The gifted program is used in many schools to test the knowledge of each individual student by classing them into groups based on their knowledge. While they separate kids into these two different groups, teachers tend to underestimate the kids into the group that didn’t test as well. When doing this, the kids that were not placed in the gifted program felt left out. Often students reflecting on this way of schooling speak about how the gifted program only helped the kids that were placed in it.
From a young age, I knew that I wasn’t as advanced in writing and reading as other people in my class were. This was caused by an assessment to the whole class that separated the students based on if they were good at reading and writing. I learned that I was not placed in the “gifted program,” while a new student that wasn’t assessed was automatically placed in the gifted program. Making me feel awful about myself being that I tried so hard to be accepted. Now as I am older and reflecting the big ordeal of the gifted program I wonder what exactly does it take to be placed in the gifted program? I also wonder why the kids who aren’t placed in the gifted program aren’t specially taught so they could learn as much as the students in the gifted program?
Many people who weren’t in the gifted program have written about how they weren’t taught as much just because they weren’t in the gifted program. In, “I Just Wanna Be Average,” he talks about how he was supposed to be in the gifted program but got his tests mixed up. He says, “But mostly the teachers had no idea of how to engage the imaginations of us kids who were scuttling along at the bottom of the pond. “ This shows that when kids were not placed in the gifted program, they weren’t being taught nearly as much as they could have. This is partly because of the idea that teachers have no other way of teaching these kids. So, it can be concluded that the gifted program only helped the kids that were in the gifted program.
Another text called, “Chapter 2: Pedagogy of the Oppressed,” also talks about the problem with the gifted program. Usually, When people talk about the gifted program, they talk about the successes for the kids that are “gifted,” but they don’t talk about the kids that aren’t in the gifted program. The author of the text gives perspective for the kids weren’t placed in the gifted program. He says, “The solution is not to 'integrate" them into the structure of oppression, but to transform that structure so that they can become "beings for themselves." This shows that you shouldn’t separate the gifted kids form the non-gifted students, instead you should be teaching all the kids but in a way where all of the kids will be able to learn.
The same text talks about how if kids were put into these environments where they simply won’t learn, they think that that is okay. “The more completely they accept the passive role imposed on them, the more they tend simply to adapt to the world as it is and to the fragmented view of reality deposited in them.” This talks about not only the effects the gifted program had on the gifted students, but also on the kids who were not. It shows that many kids that were not placed in the gifted program felt left out, like learning is a competition.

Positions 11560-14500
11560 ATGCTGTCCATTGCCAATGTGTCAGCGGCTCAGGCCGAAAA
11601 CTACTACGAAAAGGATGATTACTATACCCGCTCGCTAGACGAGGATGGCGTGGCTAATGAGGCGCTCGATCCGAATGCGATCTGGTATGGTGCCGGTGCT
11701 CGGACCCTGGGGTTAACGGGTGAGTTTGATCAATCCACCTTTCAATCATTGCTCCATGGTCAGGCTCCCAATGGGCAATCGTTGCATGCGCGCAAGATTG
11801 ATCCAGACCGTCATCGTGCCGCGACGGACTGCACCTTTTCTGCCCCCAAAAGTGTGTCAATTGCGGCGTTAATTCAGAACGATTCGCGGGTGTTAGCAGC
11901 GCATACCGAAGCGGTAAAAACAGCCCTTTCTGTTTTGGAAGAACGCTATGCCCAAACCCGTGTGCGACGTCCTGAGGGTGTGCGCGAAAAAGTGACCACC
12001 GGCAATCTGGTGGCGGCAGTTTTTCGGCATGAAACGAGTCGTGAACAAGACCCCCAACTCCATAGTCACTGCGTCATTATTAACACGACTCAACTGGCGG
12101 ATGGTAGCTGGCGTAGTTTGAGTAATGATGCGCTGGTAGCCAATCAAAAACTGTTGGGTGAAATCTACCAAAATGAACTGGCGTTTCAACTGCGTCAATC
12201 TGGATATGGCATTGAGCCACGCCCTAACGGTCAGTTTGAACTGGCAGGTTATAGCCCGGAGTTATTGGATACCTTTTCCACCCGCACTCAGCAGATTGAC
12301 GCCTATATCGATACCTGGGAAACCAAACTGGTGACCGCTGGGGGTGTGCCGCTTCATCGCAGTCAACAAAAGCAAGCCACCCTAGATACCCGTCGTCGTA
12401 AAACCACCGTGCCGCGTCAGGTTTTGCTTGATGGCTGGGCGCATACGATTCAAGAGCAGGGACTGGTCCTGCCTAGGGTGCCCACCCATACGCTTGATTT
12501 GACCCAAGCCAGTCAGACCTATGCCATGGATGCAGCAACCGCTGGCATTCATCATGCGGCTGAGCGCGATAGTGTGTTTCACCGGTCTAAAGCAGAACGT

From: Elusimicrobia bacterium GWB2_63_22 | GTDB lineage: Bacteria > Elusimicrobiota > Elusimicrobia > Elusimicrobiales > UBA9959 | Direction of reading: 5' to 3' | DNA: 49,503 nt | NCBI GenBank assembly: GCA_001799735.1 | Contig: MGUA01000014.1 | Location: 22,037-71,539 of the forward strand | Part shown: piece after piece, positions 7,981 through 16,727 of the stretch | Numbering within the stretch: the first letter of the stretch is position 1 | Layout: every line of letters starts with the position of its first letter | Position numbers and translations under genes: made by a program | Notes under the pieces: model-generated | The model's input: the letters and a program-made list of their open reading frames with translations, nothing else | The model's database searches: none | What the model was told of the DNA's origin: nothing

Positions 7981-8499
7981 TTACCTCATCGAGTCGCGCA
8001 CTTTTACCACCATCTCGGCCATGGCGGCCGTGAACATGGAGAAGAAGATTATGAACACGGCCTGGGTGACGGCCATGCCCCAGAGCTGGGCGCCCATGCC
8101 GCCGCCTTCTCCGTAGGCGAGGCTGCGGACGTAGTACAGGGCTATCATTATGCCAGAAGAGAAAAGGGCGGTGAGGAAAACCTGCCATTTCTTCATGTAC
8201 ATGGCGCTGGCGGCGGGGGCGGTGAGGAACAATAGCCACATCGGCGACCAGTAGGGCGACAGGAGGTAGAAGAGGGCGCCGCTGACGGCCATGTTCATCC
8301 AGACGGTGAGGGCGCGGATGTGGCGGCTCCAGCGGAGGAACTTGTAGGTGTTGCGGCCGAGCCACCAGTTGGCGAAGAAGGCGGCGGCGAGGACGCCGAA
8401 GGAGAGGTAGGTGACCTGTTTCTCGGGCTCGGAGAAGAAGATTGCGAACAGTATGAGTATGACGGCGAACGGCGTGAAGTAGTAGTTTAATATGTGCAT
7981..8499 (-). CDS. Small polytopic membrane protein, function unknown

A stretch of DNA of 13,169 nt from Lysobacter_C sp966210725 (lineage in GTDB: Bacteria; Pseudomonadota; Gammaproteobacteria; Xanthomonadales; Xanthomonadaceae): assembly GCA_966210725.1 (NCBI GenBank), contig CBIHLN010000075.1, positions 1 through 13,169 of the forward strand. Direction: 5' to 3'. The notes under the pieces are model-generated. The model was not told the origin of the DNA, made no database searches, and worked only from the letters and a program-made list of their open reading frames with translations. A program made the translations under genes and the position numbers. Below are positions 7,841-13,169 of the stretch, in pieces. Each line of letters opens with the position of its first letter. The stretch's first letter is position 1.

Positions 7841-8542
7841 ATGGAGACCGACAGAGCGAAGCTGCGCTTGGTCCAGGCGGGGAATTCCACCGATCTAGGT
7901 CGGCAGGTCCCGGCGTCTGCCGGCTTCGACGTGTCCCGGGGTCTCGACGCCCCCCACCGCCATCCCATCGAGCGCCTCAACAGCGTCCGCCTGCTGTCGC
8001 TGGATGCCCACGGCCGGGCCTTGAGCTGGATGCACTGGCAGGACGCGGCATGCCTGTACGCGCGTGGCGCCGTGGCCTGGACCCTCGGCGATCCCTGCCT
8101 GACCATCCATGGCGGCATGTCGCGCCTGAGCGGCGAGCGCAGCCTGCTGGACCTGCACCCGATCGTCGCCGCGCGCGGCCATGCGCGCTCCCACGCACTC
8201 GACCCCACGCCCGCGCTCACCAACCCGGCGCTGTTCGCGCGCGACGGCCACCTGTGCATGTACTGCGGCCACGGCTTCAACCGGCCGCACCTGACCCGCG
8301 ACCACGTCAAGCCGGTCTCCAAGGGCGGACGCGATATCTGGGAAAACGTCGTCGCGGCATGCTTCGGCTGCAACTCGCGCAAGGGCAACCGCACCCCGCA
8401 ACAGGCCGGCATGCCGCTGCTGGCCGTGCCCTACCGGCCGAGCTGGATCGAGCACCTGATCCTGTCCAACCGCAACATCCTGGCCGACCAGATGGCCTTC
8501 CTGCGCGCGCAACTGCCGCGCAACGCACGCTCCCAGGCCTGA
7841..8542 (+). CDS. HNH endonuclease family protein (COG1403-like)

I know that as a kid who was not in the gifted program, other kids didn’t mind it because they didn’t mind not doing much in class, but I felt like I needed to prove the teachers wrong. I remember once when I was in the third grade, we were reading a book called, “Dumb Bunny”, by Junie B. Jones. We were reading it as a class, both groups of students. That was my first opportunity to prove that I belonged in the gifted program. So, I brought the book separately and decided to finish it on my own.When I decided to talk to the teacher about it, she said, ”Oh that’s nice, I am so proud of you.” It hurt knowing I went out of my way to finish the book to impress her and maybe have a chance of assimilating into the gifted program, but instead she kind of shrugged it off.
It didn’t make any sense to me and to this day I still don’t understand what it takes to be a gifted student. I still feel as though one should be placed in the gifted program based on effort. One is better off when knowing they will do good in school because they put effort into it rather than knowing they will do good because they know a lot of information. This causes a competition for the students that feel like they needed to be in the program to be confident about themselves. As if they need to fight just to get to a better education.
I Just Wanna Be Average by Mike Rose
Rose, Mike. "I Just Want to Be Average." Lives on the Boundary: The Struggles and Achievements
of America's Underprepared. New York: Free Press, 1989. 162-67. Print.
Chapter 2 of Pedagogy of the Oppressed by Paolo Freire
Freire, Paulo. "Chapter 2." Pedagogy of the Oppressed. New York: Continuum, 1993. N. pag.Webster University. Web.